By Ms. Kristin Bradley (IMCOM)July 1, 2010
HOHENFELS, Germany -- Tank trails and roads cut across the 40,000 acres of the Hohenfels training area, dusty brown ribbons that vehicles use to carry Soldiers, munitions and equipment through a simulated war zone for multinational military training.
While the words "military training" evoke many different mental images, a flourishing symbiotic relationship with the natural environment is probably not one of the most common. However, according to Dr. Albert Boehm, an environmental engineer with the U.S. Army Garrison Hohenfels Department of Public Works Environmental Division, the Hohenfels training area is a haven for many threatened and endangered species of plants and animals that have a home not in spite of, but actually because of the presence of military training.
According to Boehm, the training area -- free from agricultural, residential and economic development -- provides habitats no longer found outside its borders.
"Because of the military training here this area is representative of what it was like decades ago," said Boehm. "There are very few areas left that are similar."
And it is not just keeping modern civilization out that has created a flourishing ecosystem; Boehm said the training itself actually aids in maintaining biodiversity.
"Almost every meter off post is used for agriculture, forestry or other economic development, here you have some disorder," said Reiner Buettner, a zoologist at the USAG Hohenfels Environmental Division.
For example, Buettner said disturbances such as potholes formed by tanks end up creating a vital habitat for the endangered yellow-bellied toad. Hohenfels is home to one of the largest populations of this species that, due to modern practices, cannot find a viable habitat in many other locations.
The Hohenfels training area is also home to one of the largest populations of woodlarks, another endangered species that according to Buettner is close to extinct in the rest of Bavaria. The birds are dependent upon the naturally haphazard habitat that occurs in transition zones between open landscapes and forests, a habitat not found many places outside the training area where the line between farmland and woodland is kept strict and clean.
The yellow-bellied toad and the woodlark are just two examples; many habitats that endangered species rely on are rarely found off-post and thus Hohenfels offers these species a kind of oasis, said Buettner.
In all, the training area is home to more than 3,000 species of plants, animals and insects with close to 900 of those considered endangered or threatened. Scientists with the Environmental Division said it is believed some can now be found only in the Hohenfels training area.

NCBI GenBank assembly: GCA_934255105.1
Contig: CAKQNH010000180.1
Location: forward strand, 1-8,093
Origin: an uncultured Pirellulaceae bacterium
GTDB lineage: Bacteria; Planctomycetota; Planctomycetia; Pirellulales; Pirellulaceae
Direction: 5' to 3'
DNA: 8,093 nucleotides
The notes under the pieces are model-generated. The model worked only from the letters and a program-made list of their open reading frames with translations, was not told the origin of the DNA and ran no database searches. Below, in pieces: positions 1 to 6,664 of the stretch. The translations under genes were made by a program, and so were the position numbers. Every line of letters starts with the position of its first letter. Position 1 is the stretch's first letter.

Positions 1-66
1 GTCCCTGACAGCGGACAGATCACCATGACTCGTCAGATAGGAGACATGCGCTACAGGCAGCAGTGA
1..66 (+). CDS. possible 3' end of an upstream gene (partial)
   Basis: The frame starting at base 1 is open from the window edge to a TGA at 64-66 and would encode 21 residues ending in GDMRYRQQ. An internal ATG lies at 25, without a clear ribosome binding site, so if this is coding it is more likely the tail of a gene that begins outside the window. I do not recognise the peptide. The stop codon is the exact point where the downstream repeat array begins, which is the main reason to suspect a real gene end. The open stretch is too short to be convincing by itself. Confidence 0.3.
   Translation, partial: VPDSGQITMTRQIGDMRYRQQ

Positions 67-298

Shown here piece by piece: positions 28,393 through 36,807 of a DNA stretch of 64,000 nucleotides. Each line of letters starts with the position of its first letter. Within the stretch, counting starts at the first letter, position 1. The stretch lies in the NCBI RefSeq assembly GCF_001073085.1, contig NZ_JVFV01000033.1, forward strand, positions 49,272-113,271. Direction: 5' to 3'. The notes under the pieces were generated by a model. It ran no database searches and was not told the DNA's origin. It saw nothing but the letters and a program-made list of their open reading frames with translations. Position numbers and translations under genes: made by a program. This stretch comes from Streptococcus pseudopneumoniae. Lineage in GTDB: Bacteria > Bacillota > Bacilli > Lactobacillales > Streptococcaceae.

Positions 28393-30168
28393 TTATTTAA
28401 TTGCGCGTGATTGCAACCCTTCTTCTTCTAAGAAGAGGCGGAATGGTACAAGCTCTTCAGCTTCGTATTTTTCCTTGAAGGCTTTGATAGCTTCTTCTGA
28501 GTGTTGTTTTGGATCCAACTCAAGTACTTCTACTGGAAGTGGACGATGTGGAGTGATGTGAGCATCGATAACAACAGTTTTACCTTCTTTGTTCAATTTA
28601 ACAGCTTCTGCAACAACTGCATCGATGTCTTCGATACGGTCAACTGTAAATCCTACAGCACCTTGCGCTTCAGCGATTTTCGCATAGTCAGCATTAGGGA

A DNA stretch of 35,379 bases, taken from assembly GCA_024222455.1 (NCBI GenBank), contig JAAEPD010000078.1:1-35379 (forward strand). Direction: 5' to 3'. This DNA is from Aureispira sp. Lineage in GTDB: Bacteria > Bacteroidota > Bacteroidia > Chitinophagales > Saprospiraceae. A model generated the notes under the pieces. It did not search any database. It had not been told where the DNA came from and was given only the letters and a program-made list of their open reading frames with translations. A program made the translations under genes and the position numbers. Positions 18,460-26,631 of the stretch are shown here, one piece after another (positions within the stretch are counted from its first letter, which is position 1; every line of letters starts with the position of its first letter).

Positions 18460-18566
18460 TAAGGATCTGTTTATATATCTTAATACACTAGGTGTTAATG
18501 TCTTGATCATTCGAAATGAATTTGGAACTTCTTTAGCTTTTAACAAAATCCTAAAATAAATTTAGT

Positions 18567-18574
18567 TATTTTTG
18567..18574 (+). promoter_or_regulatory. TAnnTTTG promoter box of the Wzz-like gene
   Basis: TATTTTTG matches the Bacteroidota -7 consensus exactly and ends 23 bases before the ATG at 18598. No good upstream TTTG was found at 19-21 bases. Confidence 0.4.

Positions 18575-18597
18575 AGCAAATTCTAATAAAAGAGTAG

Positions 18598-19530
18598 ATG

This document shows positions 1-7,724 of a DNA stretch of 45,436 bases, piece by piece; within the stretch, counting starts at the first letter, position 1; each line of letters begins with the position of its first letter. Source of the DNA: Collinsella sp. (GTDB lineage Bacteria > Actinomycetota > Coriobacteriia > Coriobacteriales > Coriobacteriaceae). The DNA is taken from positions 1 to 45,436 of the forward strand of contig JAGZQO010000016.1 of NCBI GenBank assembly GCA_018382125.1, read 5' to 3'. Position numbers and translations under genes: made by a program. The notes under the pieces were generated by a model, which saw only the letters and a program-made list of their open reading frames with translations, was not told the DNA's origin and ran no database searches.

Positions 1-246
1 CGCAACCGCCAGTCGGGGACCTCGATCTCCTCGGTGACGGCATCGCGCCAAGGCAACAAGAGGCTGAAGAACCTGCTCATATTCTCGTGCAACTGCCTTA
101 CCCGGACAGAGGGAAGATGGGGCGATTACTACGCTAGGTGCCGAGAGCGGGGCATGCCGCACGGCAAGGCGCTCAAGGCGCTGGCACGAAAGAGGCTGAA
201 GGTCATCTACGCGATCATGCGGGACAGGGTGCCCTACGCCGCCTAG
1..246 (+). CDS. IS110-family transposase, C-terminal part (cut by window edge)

The level of diversity in the training area is considered so significant that in 2001 large sections were designated as a European Flora Fauna Habitat.
"Up to 20 years ago we had a negative view of military training (as it affects the environment), but we now know that the training actually keeps the diversity," said Boehm. "It is a very important balance between military training and nature conservation."
To maintain that balance, Boehm and other members of the Environmental Division administer the garrison's natural resources program and ensure the area is in compliance with the reams of regulations that come along with the Flora Fauna Habitat designation.
Recently an Environmental Performance Assessment System team from Installation Management Command-Europe inspected Hohenfels' environmental program and listed the natural resources program as one of the division's top performers, noting its exceptional work managing biodiversity.
According to Boehm, effectively managing the natural environment means closely working with military training units.
"Our number one goal is to support the training and we work together to balance activities in the box with their environmental impact," said Boehm.
That means not only constantly monitoring the habitats and species on post, but also suggesting ways units can minimize the impact on them or finding ways to compensate for an impact that is unavoidable, said Boehm.
Capt. James Davis, Joint Multinational Readiness Center Troop Construction Program, coordinates engineering projects in the training area and said the Environmental Division is one of the first places he calls when he has a new project.
Davis said he works with the division to get feedback on how a project will impact the land and vegetation.
"I think the Army has learned over time that you have to take care of the training environment. It is important to look to the future when acting so when you look 20 years down the road it will still be viable," said Davis.
"In most cases environmental requirements and military requirements go together," said Buettner. "For example, the military wants to keep the grass low for visibility (so tanks can see things like sink holes or markers designating off-limits areas) and environmental wants to keep the grass low to help support habitats and species that need new growth vegetation."
"What we've found out is that protecting an area doesn't mean you put a fence up and don't use it, but keep it as it is used to protect the species," said Boehm. "They are connected and it is our job to find a way to fulfill both needs."